Zimbabwe nationals desperate to resolve ZEP renewals
A Zimbabwean, who we will only identify as Matthew, said he can’t make plans for the future. He is a supervisor at a restaurant and lives in New Brighton with his wife and two children. He has been living in South Africa for 20 years.
“I started with an asylum seeker permit before I got the ZDP, ZSP and the ZEP. I have lived in this country for the better part of my adult life. It will be heartbreaking if the government refuses to renew the permits.
“I have two bank accounts and insurance as well as burial policies. These will all go down the drain if the government refuses to extend the permits.”
He said he is established in the community and his children speak fluent Xhosa. “They identify themselves with local culture because they were born here,” he said.
Another ZEP holder said South Africa should grant citizenship to those who have lived legally in the country for five or more years.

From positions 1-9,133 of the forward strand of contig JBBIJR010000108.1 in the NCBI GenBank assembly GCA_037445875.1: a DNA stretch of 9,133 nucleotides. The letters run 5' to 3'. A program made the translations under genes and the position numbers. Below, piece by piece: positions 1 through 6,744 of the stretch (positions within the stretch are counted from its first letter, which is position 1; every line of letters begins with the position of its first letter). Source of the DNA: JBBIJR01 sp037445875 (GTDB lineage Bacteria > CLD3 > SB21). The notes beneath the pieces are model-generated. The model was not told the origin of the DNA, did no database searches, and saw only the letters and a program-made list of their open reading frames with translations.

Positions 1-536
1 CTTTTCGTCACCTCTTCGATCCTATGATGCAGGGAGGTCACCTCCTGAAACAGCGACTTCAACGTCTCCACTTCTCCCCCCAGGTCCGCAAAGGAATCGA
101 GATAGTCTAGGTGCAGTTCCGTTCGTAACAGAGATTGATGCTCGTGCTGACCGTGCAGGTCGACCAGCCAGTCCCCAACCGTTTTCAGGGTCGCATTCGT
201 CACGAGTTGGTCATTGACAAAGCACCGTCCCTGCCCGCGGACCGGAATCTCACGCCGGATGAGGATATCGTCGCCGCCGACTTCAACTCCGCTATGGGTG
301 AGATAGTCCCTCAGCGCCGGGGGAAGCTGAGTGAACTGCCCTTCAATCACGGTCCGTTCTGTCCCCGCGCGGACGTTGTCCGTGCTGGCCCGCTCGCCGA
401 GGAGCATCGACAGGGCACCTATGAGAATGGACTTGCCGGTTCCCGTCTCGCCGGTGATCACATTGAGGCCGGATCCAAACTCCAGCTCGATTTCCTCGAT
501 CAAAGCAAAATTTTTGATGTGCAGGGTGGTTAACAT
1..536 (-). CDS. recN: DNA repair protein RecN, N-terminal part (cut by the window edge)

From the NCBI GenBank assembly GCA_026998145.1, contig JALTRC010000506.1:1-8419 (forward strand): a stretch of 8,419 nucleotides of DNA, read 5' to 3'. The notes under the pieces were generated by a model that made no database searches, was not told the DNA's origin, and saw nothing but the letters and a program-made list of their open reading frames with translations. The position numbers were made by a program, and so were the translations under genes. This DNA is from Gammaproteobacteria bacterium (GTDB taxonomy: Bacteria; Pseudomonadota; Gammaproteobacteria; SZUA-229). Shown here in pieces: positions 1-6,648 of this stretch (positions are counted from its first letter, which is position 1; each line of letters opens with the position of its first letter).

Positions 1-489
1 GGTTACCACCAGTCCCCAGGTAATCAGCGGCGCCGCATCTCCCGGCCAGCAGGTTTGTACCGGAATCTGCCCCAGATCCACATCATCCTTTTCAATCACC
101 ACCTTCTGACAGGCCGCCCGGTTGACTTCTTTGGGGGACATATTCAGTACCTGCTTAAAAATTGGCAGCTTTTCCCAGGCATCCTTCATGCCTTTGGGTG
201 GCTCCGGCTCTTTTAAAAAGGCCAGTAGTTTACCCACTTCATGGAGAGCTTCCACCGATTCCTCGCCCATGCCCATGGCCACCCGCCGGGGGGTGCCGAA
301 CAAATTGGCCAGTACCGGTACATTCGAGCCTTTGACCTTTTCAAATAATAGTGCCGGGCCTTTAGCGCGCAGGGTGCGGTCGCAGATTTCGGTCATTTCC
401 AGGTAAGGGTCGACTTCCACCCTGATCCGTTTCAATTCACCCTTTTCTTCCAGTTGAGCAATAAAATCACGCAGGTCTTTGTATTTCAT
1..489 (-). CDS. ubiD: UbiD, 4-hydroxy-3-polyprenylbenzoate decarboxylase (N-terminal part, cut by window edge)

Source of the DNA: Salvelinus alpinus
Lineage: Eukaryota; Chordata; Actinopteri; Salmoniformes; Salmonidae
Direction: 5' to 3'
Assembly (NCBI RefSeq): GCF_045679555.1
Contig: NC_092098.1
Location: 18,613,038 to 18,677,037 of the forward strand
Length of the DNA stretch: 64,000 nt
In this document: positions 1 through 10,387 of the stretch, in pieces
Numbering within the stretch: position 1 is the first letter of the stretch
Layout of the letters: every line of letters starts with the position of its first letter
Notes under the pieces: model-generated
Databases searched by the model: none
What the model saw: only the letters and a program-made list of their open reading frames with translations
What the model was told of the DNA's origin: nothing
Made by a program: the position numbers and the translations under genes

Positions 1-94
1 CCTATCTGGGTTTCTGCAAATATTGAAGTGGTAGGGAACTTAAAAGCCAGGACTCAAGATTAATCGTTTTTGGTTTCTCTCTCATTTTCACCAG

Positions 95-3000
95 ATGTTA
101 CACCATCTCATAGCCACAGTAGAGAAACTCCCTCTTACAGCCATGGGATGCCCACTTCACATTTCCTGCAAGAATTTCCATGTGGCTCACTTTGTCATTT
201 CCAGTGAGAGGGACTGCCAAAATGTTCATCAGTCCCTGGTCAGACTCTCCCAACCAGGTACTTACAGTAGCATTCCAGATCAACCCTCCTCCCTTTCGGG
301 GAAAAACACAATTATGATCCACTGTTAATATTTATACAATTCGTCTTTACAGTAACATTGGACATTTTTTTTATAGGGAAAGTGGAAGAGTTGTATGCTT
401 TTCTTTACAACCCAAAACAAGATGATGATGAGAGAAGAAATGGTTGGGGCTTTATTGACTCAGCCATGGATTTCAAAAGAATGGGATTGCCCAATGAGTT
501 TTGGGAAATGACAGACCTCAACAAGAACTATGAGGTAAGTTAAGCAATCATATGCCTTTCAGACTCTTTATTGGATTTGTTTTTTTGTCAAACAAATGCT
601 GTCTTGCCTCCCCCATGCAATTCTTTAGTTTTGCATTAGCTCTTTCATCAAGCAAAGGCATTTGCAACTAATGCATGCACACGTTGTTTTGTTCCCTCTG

“Some people have invested a lot in the country. Others have bought immovable property, which they will be forced to leave,” he said.
Home Affairs mum on ongoing delays
Chairperson of the Zimbabwe Migrants Support Network Chris Mapingure said, “We appeal to the Department of Home Affairs to issue a statement regarding the renewal of the ZEP.”
Chairperson of the Zimbabwe Exiles Forum Advocate Gabriel Shumba said he is receiving an unprecedented number of enquiries from concerned permit holders.
“It is an issue that seriously affects thousands of Zimbabweans, especially with some banks threatening to close accounts.”
Home Affairs spokespersons Siya Qoza and David Hlabane have not responded to GroundUp’s queries.
Zimbabweans In SA Ask Government To Reduce Passport Processing Fees
Zimbabweans based in South Africa have appealed to government to reduce the passport processing fees saying they could not afford the current costs since their income has been negatively affected by COVID-19 lockdown restrictions.
The Zimbabwe Community in South Africa, said they had not been spared the COVID-19 economic hardships and hence the request for downward review of passport fees.